The environment of giant panda and flooring, is there a connection? Surfing the Internet, visiting homes and flooring stores one can become amazed at the large variety of floors that are available. Soft wood, hardwood, exotic wood and bamboo represent a few of our many floor types. Carpet, linoleum, sheet vinyl, laminate, ceramic and stone are a few more of the floors we enjoy. When admiring these floors do we or should be also be thinking about the environment from which the raw material for them was harvested?
The Environment of Giant Panda Does Bamboo Flooring Interrupt?
As we check out the floors the selection is immense and so is the variety of environmental concerns. The environment of the giant panda is one of the environment concerns that are argued about along with the spotted owl, endangered plants, endangered bugs and rodents, oil spills at sea and pipeline breaks at land.
Our environment is important to all of us and problems are far from a welcome to any of us. As necessary as mining may be, some of our most beautiful lands have been scarred by strip mining. Yes, there are all real concerns and all of us need to take them into consideration, and weigh in our own minds how we truly feel about the products we choose to use.
What are the Effects of Bamboo on the Environment of Giant Panda
When we consider bamboo flooring and its effect on the environment, it is important that we consider its effect on environment of giant panda. A panda must feed 12 to 16 hours a day, consuming 22 – 40 pounds of bamboo. When eating fresh shoots, each panda will consume about 84 pounds of bamboo shoots in a day. It is estimated that their are only 700 – 1500 giant pandas that exist in the wild. The giant panda is probably the best-known endangered animal. They compete with the farmers and are killed by the poachers. Bamboo is already being used for every other conceivable commodity from food, to housing, furniture, musical instruments, toys, tools, and just about anything else you can imagine. And we are taking more bamboo away from the Panda to make floor covering, or are we?
In the Pacific Northwest they have environmentalist sitting at the top of trees in an attempt to keep them from being cut down. Some trees sitters are there for months and even a year or longer. While they are not protecting environment of giant panda they consider themselves protecting our forest. There is not question that reasonable protection is necessary though many have a goal of stopping all harvesting which is foolhardy at best. While wood is a renewable resource when properly protected and harvested, competitive priced wood is no longer available in the United States for housing, flooring, and furniture and just about everything else.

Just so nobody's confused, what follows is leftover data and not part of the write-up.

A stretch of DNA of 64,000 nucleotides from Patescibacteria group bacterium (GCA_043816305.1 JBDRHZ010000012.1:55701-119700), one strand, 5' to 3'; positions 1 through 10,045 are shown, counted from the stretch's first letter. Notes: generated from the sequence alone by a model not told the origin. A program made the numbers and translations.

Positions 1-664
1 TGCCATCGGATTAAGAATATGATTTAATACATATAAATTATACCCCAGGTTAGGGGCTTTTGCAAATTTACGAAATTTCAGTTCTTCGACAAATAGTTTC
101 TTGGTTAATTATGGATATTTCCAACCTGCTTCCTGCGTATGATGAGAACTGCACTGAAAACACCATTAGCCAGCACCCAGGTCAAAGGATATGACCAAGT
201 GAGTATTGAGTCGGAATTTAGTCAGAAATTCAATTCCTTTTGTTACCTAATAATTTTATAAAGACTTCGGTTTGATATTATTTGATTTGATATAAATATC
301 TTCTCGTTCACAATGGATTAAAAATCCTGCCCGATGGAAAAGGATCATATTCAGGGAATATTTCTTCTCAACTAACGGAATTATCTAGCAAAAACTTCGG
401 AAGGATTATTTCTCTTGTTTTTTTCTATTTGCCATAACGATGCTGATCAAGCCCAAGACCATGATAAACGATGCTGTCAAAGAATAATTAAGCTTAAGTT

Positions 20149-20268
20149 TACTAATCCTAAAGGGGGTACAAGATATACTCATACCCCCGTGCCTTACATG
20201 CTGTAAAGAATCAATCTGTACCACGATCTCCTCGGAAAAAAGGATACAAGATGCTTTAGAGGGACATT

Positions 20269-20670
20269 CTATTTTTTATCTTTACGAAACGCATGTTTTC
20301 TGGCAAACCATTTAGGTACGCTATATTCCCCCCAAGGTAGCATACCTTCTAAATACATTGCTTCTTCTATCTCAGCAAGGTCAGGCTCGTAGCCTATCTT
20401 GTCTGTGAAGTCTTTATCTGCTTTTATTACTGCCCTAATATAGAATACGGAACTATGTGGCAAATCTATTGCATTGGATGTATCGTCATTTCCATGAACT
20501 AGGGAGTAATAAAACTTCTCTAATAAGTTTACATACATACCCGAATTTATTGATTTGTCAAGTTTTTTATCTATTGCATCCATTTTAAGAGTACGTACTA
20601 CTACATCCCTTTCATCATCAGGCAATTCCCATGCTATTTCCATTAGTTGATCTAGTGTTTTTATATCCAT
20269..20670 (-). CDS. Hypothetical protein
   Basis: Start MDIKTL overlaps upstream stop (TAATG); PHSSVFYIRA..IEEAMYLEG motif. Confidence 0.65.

We need oil and lots of it for the day-to-day operation of our automobiles, houses, factories and the manufacturing of a multitude of products including floor covering. Most carpet, laminate and resilient is composed of oil-based products at least in part. Environmental concerns have made us dependent on foreign oil, from countries that have less stringent environmental regulations. And yes, oil prices continue to climb making most of our products more and more expensive.
Even those of us in the floor covering industry want a clean environment. While we may not have giant panda in our own area we do care about the environment of the giant panda. We may be too busy to sit in a tree or block the construction of a pipeline, but when at the supermarket spending our hard earned cash, we still have to think fast when asked, paper or plastic? Do I want to cut a tree today or build a pipeline?
In China you do not have people sitting atop the bamboo canes. I imagine some would if they thought they could. Kidding aside, all of us need to be concerned with out environment and I truly believe those of us in the floor covering industry do care. Most all of us want to see the responsible use of our natural resources. We want the beauty of our country and our world to be here for future generations to enjoy.
So if less than a thousand Panda Bears survive in the wild, and rely on bamboo for their source of food, are bamboo floors the answer? The answer is yes, they are certainly one of our answers for like wood, bamboo is a renewable resource.
Bamboo Floors are Not Destroying the Environment of Giant Panda
Nearly all of the bamboo flooring sold in North America is produced in the southern Chinese province of Hunan. This area is known as “the bamboo sea” for its extensive bamboo forests. The government owns the forest and individuals or companies can obtain contracts to harvest from them. Contrary to the concerns of many, the harvesting in these forests is not a threat to Pandas, as this is not the environment of giant panda which live at much higher elevations and eat a different species of bamboo.
The habitat today of the giant panda is six small areas located in inland China. This habitat is suitable for the 15 or so bamboo varieties on which the panda survives. The area is a cold, damp coniferous forest with elevations that range from 4,000 to 11,000 feet.
More than 1,000 species of bamboo are found worldwide. The Moso species (phyllostachys pubescens) is a popular species for flooring. The Moso grows to about fifty feet in height and two feet in circumference. Moso is primarily found in the low mountain areas of Zhejiang province (It is in the Temperate Zone about 30 degrees North latitude). The temperatures in this area range from below freezing in the winter to over 100 F in the summer.
Mao Zhu (hairy bamboo) is another popular bamboo used for flooring. It is one of the hundreds of bamboo species not consumed by panda.
With its rapid growth cycle and abundance, bamboo floors really do appear to be environmental friendly and do not effect the environment of the giant panda!